Re: Aquatic Plants Digest V1 #294

Subject: Re: Bob H's Aponogeton madagascariensis


> A lot of these are stem plants and might tend to hide the lace plants
> if they surround them. Cryptocoryne wendtii is very nice foreground
> and in front of A. mad.

Not all Wendtii is so restrained.  In my tanks I have both red and green 
varieties, and they are 16-18" tall ;-)


Subject: Straw for algae control?
> I was watching the Discovery Channel the other night - I believe it was
> an episode of Beyond 2000 - when they were talking about algae control
> in ponds. According to the program, a farmer discovered that some straw
> in the pond seemed to keep the pond free of algae. It was also mentioned
> that whatever it is the straw secretes seems to be beneficial to higher
> life forms (plants and fishes).
> I can't remember if it clears up a pond if algae is already present or
> not. Does anyone else know anything about this? Sounds too good to be
> true. Coming soon to a pet store near you - Tetra Straw Extract :-)

Since you can use straw to start an infusoria culture, I suppose it is 
vaguely possible that the infusorians could eat green water critters.  But I 
sure wouldn't try it in a tank. (Don't think I'd try it in my pond 
> Being (unfortunately) a city person, I have no idea where to get straw
> near here. 

If you really want to try it, most pet stores (even city ones) carry small 
packages of straw for use with small animals.

Subject: Dutch planted tanks vs. high tech. approach....

> Hi folks,
>         Maybe this question is a no-brainer, but I was wondering if there
> are any intrinsic differences in approach
> between dutch planted aquaria and the high-tech approach that is mostly (?
> adopted by members of this
> list ? I know that both approaches use CO2 fertilisation, and that dutch
> aquarists tolerate much higher levels
> of some algae than North American aquarists, but what about:


> I know that my stem plants eg. Cabomba, Hygrophila polysperma etc. grow i
> excess of 3 cm per day in a 20 gal
> high with 40W Triton, CO2, and trace el. supplements. How come you never s
> "leggy" plants in photos of
> dutch tanks ? do the owners prune feverishly, avoid fast-growing plants, o
> is there a European secret ?

I don't know that much about the differences in set up between "Dutch" tanks 
and High Tech (Dupla style) tanks, although I do remember that there was 
quite a heated debate about which was better a number of years ago in 
"Today's Aquarium".

I am not even sure that there is that much difference in technology any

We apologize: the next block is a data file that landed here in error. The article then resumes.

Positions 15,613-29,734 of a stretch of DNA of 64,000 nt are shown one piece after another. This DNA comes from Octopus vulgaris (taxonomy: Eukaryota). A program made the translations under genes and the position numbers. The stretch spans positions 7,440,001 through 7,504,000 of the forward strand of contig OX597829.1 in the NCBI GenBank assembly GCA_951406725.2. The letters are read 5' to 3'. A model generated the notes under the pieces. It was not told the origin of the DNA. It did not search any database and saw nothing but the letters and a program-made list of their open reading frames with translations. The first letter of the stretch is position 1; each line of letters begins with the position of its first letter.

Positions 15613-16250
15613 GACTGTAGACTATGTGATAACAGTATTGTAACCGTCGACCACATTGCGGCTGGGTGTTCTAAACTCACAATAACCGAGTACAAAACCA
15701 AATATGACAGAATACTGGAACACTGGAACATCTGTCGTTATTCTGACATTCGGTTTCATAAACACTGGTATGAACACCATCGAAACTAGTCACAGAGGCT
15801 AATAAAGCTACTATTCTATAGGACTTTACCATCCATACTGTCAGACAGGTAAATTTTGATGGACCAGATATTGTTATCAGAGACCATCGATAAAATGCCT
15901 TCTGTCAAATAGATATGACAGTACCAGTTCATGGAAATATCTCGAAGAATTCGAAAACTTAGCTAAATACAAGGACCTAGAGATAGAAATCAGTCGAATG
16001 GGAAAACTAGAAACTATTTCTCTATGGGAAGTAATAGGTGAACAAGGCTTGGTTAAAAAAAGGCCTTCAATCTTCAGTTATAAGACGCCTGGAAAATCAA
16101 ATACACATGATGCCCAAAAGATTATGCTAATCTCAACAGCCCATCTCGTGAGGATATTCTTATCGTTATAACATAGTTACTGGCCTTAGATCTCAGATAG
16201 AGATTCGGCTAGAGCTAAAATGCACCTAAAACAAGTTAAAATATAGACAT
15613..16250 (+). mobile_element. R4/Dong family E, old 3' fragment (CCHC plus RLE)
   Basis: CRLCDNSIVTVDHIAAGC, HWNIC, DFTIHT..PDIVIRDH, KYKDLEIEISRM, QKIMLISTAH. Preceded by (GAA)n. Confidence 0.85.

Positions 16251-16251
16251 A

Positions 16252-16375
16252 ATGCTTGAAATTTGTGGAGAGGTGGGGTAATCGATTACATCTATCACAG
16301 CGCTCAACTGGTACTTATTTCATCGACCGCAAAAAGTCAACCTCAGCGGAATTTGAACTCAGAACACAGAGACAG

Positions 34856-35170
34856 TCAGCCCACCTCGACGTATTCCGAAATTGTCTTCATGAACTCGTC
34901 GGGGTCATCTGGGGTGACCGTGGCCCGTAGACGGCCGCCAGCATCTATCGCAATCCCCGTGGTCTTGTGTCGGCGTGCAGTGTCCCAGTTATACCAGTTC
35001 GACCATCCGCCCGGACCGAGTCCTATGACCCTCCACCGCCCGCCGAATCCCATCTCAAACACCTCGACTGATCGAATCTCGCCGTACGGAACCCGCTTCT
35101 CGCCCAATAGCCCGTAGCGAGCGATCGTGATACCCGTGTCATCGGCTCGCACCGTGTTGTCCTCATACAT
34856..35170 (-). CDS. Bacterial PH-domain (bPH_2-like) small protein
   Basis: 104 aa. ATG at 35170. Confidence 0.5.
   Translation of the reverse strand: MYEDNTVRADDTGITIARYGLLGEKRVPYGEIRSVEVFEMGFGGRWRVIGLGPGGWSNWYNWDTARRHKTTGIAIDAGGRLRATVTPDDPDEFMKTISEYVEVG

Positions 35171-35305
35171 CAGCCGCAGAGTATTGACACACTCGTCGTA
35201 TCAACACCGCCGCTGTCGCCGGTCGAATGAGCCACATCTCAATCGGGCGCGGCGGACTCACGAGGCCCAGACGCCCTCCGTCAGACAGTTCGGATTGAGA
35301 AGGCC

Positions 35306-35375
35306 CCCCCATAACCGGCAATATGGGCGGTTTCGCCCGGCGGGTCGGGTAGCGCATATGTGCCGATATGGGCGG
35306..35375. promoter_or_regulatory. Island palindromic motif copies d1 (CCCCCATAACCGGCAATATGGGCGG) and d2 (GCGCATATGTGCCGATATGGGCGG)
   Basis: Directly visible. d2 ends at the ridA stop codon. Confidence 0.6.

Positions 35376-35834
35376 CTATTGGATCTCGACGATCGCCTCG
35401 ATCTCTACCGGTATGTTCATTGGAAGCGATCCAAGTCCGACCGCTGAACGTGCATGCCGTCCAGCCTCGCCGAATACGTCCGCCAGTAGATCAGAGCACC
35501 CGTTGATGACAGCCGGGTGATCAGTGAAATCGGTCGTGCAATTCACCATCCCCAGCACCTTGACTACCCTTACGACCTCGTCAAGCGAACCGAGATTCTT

more... it is more a difference in philosophy.  Dutch style tanks are more 
like a "painting" or a "flower arrangement" than a garden.  A specific 
layout is designed,(based on some very specific design elements) which is 
heavily dependent on variously colored and textured stem plants.  These 
plants are regularly removed, topped and replanted to maintain the desired 
height and shape in the aquarium.  Fish are chosen as accents to highlight 
the total design of the tank.  There are often few enough fish that 
supplementation of nitrogen and phosphate is needed.

The Dupla philosophy, which is much more common in the U.S., is that the 
tank should be a complete aquatic environment.  In this philosophy, while 
certainly it is nice to have a beautifully aquascaped tank, there is inate 
beauty in the healthy growing plants and fish themselves.  Plants are 
allowed to grow more naturally, and are only pruned enough to keep them from 
crowding their neighbors, or taking over the tank.  Short plants are more 
likely to be used in the foreground than pollarded stem plants.

The fish, too, tend to be a more major element, with most people maintaining 
reasonably diverse "communities", although most people keep the stocking 
levels much lower than in the average "fish only" community.

My personal feeling is that while many Americans admire and apreciate the 
beauty of the Dutch style tank, (myself included) few of us have the 
discipline needed for this type of tank.  I think this also holds true for 
the Ammano style of tank.  While these tanks are outstandingly beautiful, 
you have to be able to resist tucking in "just one more" interesting variety 
that you picked up at the last auction.  I know _I_ don't have that kind of 
discipline! ;-)